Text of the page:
12. ^ National Research Council (U.S.). Ocean Science Committee, National Research Council (U.S.). Study Panel on Ocean Atmosphere Interaction (1974). The role of the ocean in predicting climate: a report of workshops conducted by Study Panel on Ocean Atmosphere Interaction under the auspices of the Ocean Science Committee of the Ocean Affairs Board, Commission on Natural Resources, National Research Council. National Academies. p. 40.
  13. ^ K. A. Browning; Robert J. Gurney (1999). Global energy and water cycles. Cambridge University Press. p. 62. ISBN 978-0-521-56057-3.
  14. ^ R. Lumpkin & M. Pazos (2010-06-08). "What's a Drifter?". The Global Drifter Program. Retrieved 2011-01-29.
  15. ^ Bridget R. Thomas; Elizabeth C. Kent & Val R. Swail (2005). "Methods to Homogenize Wind Speeds From Ships and Buoys" (PDF). International Journal of Climatology. 25 (7). John Wiley & Sons, Ltd.: 979–995. Bibcode:2005IJCli..25..979T. doi:10.1002/joc.1176. S2CID 128839496. Retrieved 2011-01-29.[permanent dead link]
  16. ^ William J. Emery; Richard E. Thomson (2001). Data analysis methods in physical oceanography. Gulf Professional Publishing. pp. 24–25. ISBN 978-0-444-50757-0.
  17. ^ Russ Chadwick. Citizen Weather Observer Program. Retrieved on 2008-06-11.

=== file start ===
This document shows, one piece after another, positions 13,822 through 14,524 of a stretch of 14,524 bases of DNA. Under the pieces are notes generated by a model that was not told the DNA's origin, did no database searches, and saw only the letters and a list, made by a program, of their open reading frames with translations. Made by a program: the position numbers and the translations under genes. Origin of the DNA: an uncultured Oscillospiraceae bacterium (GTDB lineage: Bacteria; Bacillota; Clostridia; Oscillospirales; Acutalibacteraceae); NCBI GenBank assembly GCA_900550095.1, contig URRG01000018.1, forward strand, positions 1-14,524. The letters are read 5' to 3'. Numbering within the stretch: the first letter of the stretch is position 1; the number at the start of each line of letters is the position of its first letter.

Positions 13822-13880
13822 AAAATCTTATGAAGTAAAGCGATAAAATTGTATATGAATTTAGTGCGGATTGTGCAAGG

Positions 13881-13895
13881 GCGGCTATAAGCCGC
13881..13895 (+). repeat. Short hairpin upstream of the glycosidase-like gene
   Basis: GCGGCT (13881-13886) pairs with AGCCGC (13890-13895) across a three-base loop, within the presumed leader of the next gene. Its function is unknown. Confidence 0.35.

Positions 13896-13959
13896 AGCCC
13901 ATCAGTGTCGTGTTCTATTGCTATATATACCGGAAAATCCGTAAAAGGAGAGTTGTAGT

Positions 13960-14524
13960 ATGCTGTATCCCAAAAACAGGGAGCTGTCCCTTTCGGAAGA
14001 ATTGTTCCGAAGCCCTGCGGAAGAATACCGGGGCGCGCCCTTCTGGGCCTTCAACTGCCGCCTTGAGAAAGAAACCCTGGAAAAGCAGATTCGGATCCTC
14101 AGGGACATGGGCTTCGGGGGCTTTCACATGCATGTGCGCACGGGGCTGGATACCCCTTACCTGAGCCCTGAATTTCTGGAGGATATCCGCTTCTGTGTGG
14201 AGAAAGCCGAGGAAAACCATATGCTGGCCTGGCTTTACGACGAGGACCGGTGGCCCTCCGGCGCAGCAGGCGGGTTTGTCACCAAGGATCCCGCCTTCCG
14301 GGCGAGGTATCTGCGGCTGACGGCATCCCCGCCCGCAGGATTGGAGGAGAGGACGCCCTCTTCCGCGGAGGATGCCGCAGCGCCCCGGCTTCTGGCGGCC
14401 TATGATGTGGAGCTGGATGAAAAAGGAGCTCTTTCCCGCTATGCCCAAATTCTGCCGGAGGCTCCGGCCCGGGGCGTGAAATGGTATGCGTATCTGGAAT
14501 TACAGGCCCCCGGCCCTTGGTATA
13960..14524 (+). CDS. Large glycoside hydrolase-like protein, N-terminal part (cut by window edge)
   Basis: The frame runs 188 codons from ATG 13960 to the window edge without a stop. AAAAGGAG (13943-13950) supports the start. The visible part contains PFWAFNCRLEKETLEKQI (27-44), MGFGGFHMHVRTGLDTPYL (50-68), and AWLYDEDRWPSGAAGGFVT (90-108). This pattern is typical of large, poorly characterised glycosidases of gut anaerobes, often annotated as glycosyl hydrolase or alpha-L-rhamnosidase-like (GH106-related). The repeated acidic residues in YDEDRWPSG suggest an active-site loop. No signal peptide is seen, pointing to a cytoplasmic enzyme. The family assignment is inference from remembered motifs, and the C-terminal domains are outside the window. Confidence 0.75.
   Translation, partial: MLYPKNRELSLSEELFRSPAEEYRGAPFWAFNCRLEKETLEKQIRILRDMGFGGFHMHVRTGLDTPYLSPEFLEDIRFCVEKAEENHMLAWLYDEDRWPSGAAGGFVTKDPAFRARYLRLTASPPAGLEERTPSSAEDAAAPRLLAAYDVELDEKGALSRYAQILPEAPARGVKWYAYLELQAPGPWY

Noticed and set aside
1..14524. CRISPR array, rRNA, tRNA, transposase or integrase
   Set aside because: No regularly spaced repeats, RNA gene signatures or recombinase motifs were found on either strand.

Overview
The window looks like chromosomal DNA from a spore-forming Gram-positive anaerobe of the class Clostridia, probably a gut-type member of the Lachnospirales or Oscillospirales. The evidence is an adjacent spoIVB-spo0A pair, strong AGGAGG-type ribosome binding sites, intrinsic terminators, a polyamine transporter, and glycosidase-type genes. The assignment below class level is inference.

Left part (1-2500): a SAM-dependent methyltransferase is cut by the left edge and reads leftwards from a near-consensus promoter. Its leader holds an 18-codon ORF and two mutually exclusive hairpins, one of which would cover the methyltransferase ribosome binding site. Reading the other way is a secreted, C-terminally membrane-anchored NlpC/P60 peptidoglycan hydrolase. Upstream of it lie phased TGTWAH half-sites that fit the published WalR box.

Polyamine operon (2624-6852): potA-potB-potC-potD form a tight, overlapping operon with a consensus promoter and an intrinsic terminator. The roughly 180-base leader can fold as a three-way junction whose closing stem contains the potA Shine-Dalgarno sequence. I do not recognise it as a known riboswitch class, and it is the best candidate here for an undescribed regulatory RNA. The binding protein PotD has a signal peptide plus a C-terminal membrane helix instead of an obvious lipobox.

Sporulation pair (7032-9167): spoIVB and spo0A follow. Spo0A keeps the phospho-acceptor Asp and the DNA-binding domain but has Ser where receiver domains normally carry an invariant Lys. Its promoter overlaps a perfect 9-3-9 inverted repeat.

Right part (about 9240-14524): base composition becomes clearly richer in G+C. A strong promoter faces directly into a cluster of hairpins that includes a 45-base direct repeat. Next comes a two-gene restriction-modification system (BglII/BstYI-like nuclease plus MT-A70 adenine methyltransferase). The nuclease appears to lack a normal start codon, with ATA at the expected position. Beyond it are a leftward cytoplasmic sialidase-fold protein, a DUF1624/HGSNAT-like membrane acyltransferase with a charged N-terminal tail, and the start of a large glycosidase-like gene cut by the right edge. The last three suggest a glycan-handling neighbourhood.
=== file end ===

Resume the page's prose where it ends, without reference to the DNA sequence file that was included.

18. ^ Weather Underground. Personal Weather Station. Retrieved on 2008-06-11.
  19. ^ Arizona Meteorological Network. Retrieved on 2008-06-11.
  20. ^ Pennsylvania State Climatologist. Central Pennsylvania Volunteer Weather Station Network. Archived 2008-05-26 at the Wayback Machine Retrieved on 2008-06-11.
  21. ^ University of Florida. Florida Automated Weather Network. Retrieved on 2008-06-11.
  22. ^ University of Georgia. Georgia Environmental Monitoring Network. Archived 2010-06-09 at the Wayback Machine Retrieved on 2010-09-01.
  23. ^ NCAR.Indiana Purdue Automated Agricultural Weather Station Network (PAAWS). Retrieved on 2008-06-11.
  24. ^ Iowa State University Department of Agronomy. Iowa Environmental Mesonet. Retrieved on 2009-11-12.
  25. ^ University of Utah. MesoWest. Retrieved on 2008-06-11.
  26. ^ Michigan State University. Michigan Automated Weather Network (MAWN). Retrieved on 2008-12-01.
  27. ^ University of Missouri Agricultural Electronic Bulletin Board. Missouri Weather Stations. Retrieved on 2008-06-11.
  28. ^ National Weather Service. Cooperative Observer Program. Retrieved on 2008-06-11.
  29. ^ University of Albany. NYS Mesonet. Retrieved on 2017-05-21.
  30. ^ University of Oklahoma. Oklahoma Mesonet. Retrieved on 2008-06-11.
  31. ^ AgriMet: The Pacific Northwest Cooperative Agricultural Weather Network. Retrieved on 2008-06-05.
  32. ^ Automatic Weather Stations Project. Antarctic Automatic Weather Stations Project. Retrieved on 2008-06-11.
  33. ^ Bureau of Meteorology. Automatic Weather Stations for Agricultural and Other Applications. Retrieved on 2008-06-11.
  34. ^ Department of Agriculture and Food Western Australia. Department of Agriculture and Food Western Australia Weather Stations. Archived 2008-08-19 at the Wayback Machine Retrieved on 2008-06-11.
  35. ^ Lower Murray Water Resources. Lower Murray Water Automatic Weather Station Network. Archived 2008-07-20 at the Wayback Machine Retrieved on 2008-06-11.

External links[edit]